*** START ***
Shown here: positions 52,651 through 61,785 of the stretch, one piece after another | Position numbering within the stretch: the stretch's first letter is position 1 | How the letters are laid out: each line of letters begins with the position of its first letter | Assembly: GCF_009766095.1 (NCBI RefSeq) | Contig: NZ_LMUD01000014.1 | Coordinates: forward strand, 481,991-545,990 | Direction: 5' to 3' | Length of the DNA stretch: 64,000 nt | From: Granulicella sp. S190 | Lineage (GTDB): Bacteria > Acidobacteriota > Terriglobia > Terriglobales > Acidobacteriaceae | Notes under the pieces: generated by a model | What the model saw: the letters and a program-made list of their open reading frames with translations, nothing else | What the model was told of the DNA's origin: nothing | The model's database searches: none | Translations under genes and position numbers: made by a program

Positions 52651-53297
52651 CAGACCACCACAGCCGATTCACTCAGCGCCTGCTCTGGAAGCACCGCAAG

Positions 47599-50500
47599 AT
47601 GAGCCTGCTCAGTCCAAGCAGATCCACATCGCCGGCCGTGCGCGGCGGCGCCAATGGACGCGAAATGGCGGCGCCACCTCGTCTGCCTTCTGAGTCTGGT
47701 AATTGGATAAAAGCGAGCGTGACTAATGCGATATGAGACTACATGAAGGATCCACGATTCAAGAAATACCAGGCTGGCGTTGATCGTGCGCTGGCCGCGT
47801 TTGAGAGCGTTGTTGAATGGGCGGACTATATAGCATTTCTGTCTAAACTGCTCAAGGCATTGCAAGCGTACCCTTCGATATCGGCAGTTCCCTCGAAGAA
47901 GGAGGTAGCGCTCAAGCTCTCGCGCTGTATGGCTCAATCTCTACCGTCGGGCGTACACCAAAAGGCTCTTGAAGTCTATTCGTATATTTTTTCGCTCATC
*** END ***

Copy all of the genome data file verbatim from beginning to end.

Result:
Shown here: positions 52,651 through 61,785 of the stretch, one piece after another | Position numbering within the stretch: the stretch's first letter is position 1 | How the letters are laid out: each line of letters begins with the position of its first letter | Assembly: GCF_009766095.1 (NCBI RefSeq) | Contig: NZ_LMUD01000014.1 | Coordinates: forward strand, 481,991-545,990 | Direction: 5' to 3' | Length of the DNA stretch: 64,000 nt | From: Granulicella sp. S190 | Lineage (GTDB): Bacteria > Acidobacteriota > Terriglobia > Terriglobales > Acidobacteriaceae | Notes under the pieces: generated by a model | What the model saw: the letters and a program-made list of their open reading frames with translations, nothing else | What the model was told of the DNA's origin: nothing | The model's database searches: none | Translations under genes and position numbers: made by a program

Positions 52651-53297
52651 CAGACCACCACAGCCGATTCACTCAGCGCCTGCTCTGGAAGCACCGCAAG

Positions 47599-50500
47599 AT
47601 GAGCCTGCTCAGTCCAAGCAGATCCACATCGCCGGCCGTGCGCGGCGGCGCCAATGGACGCGAAATGGCGGCGCCACCTCGTCTGCCTTCTGAGTCTGGT
47701 AATTGGATAAAAGCGAGCGTGACTAATGCGATATGAGACTACATGAAGGATCCACGATTCAAGAAATACCAGGCTGGCGTTGATCGTGCGCTGGCCGCGT
47801 TTGAGAGCGTTGTTGAATGGGCGGACTATATAGCATTTCTGTCTAAACTGCTCAAGGCATTGCAAGCGTACCCTTCGATATCGGCAGTTCCCTCGAAGAA
47901 GGAGGTAGCGCTCAAGCTCTCGCGCTGTATGGCTCAATCTCTACCGTCGGGCGTACACCAAAAGGCTCTTGAAGTCTATTCGTATATTTTTTCGCTCATC